Sruthisagar Yamunan is a Journalist from Chennai. His name suggests Hindu heritage. He is writing for an audience which will contain many Tamil Hindus who have read the Thiruvilaiyadal Puranam, or are otherwise familiar with its contents. Yet he writes of the Poet Saint Nakeeranar-
There is a popular story associated with Hindu god Shiva in the Tamil bhakti tradition.
I think this episode was not 'popular' but was highlighted by Tamil poets for a reason foundational to their craft. The question it raises is whether a poem is good if it answers a pressing need in a pleasing and prescriptive manner or whether it is good purely because of certain formal properties it may have. In other words, is poetry something 'natural' or is it 'artificial'?
A King is troubled by the question 'Is the scent of a woman's hair natural or artificial'? Though fitting in with the conventions of elite aesthetics, this is au fond a theological question re. the status of 'Shakti', the Goddess, who is also known as Prakriti (Nature). The orthodox answer is 'Shiva without Shakti is a corpse (Shava)'. The King, as though following Adam Smith's advise re. the proper manner to encourage virtue and the spirit of inquiry, announces that a large monetary prize will be awarded to the person who resolves this question. Lord Shiva helps a poor Brahmin by giving him a poem to recite which does in fact win the prize. But the Court Poet, Nakeerar, objects. He finds fault with the poem. The poor Brahmin is unable to give a fitting reply. He is deprived of the prize. Lord Shiva, angered that his own poem has been found fault with, arrives at the Court to dispute with the Wealthy Poet who remains adamant and is punished horribly for his hubris. However, the poet's devotion to Muruga- son of Shiva & Shakti- causes him to chant a hymn in the former's praise which has entered the canon. Thus, Divine Grace is granted to him enabling him to recover. The 'open' soteriological question, parallel to the 'open' aesthetic question previously mentioned is- did Grace operate so that Nakeerar's poem rose above artificiality?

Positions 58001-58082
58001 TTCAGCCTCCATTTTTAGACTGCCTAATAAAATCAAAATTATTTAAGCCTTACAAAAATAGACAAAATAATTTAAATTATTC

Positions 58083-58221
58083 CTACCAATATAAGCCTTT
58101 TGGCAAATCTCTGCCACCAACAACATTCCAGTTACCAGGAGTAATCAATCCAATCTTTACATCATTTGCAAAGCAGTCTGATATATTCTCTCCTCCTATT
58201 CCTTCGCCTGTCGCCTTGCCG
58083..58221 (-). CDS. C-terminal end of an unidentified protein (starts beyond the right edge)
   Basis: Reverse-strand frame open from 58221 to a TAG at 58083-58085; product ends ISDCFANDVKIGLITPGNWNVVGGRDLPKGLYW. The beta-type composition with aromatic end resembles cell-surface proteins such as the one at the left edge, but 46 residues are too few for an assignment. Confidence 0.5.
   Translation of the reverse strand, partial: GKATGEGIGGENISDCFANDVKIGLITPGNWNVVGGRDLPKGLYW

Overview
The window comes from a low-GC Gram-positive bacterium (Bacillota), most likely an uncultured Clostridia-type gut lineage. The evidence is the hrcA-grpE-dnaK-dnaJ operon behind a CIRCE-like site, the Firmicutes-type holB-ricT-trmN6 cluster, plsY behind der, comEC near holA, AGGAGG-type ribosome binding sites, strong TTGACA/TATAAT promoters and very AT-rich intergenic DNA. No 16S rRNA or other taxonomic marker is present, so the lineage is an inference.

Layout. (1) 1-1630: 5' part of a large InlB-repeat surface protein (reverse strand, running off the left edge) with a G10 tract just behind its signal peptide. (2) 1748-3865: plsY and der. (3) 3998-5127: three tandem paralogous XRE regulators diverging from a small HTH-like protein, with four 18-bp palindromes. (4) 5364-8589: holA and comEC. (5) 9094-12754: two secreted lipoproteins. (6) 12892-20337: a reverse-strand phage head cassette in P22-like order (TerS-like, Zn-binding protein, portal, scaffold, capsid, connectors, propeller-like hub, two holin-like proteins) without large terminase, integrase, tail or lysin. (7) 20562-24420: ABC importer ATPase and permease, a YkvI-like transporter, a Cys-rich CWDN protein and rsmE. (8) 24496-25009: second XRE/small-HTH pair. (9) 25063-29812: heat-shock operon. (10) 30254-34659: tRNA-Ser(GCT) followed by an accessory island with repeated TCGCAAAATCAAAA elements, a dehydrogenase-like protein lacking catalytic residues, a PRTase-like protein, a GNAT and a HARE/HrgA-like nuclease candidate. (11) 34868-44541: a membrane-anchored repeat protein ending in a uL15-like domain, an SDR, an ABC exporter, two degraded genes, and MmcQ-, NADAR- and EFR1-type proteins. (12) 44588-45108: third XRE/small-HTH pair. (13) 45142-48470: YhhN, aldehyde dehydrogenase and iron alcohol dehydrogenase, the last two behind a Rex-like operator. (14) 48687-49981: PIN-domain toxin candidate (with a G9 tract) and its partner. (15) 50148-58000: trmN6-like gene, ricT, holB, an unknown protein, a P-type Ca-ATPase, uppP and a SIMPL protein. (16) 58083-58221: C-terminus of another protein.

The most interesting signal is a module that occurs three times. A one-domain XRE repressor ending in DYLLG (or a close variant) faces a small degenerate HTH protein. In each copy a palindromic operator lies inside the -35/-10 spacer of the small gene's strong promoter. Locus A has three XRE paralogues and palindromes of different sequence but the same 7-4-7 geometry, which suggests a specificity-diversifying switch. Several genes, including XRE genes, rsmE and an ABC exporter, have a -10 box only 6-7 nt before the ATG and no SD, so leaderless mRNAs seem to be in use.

In one sense, the question is silly. In another it is 'dialectical'. The nature of woman is such that the smell of her hair will always have a 'natural' as well as an 'artificial' component since women, at least when compared to men, are more capable of self-care and the attainment of attractive qualities and attributes.
Tamil popular theology has long been divided into a 'cat' and a 'monkey' faction on the question of whether Grace is a free gift or whether it requires some degree of effort or cooperation so as to be efficacious. The baby monkey, by its nature, has arms with which to cling to its Mother. The kitten, by its nature, lacks any such means of adhering to its protector. Thus the mother cat has to herself pick up her child so as to convey it to safety whereas the mother monkey knows her child will be able to hold on to her tightly enough.
Nakeerar was, by nature a poet, but he was also a devotee of Muruga. Was this part and parcel of his devotion to the Tamil language? Tamils like me would say- 'Yes. Such is the nature of the Tamil language.' Atheists may say, 'No. The arrow of causation flies in the opposite direction. It is because Tamil, by its nature, is beautiful that Tamils name God 'Muruga'. The Theists will then accuse the Atheists of being ignorant of Tamil etymology and of foolishly repeating a Theistic claim made by the popular journalist T.V Kalyanasundaram. The Atheist then threatens to send the Theist to bed without any supper. The Theist retaliates by saying 'Granny is being mean. I will run away to join Mother Theresa'. Anyway, that's what used to happen with me the last time I stayed in Madras half a century ago.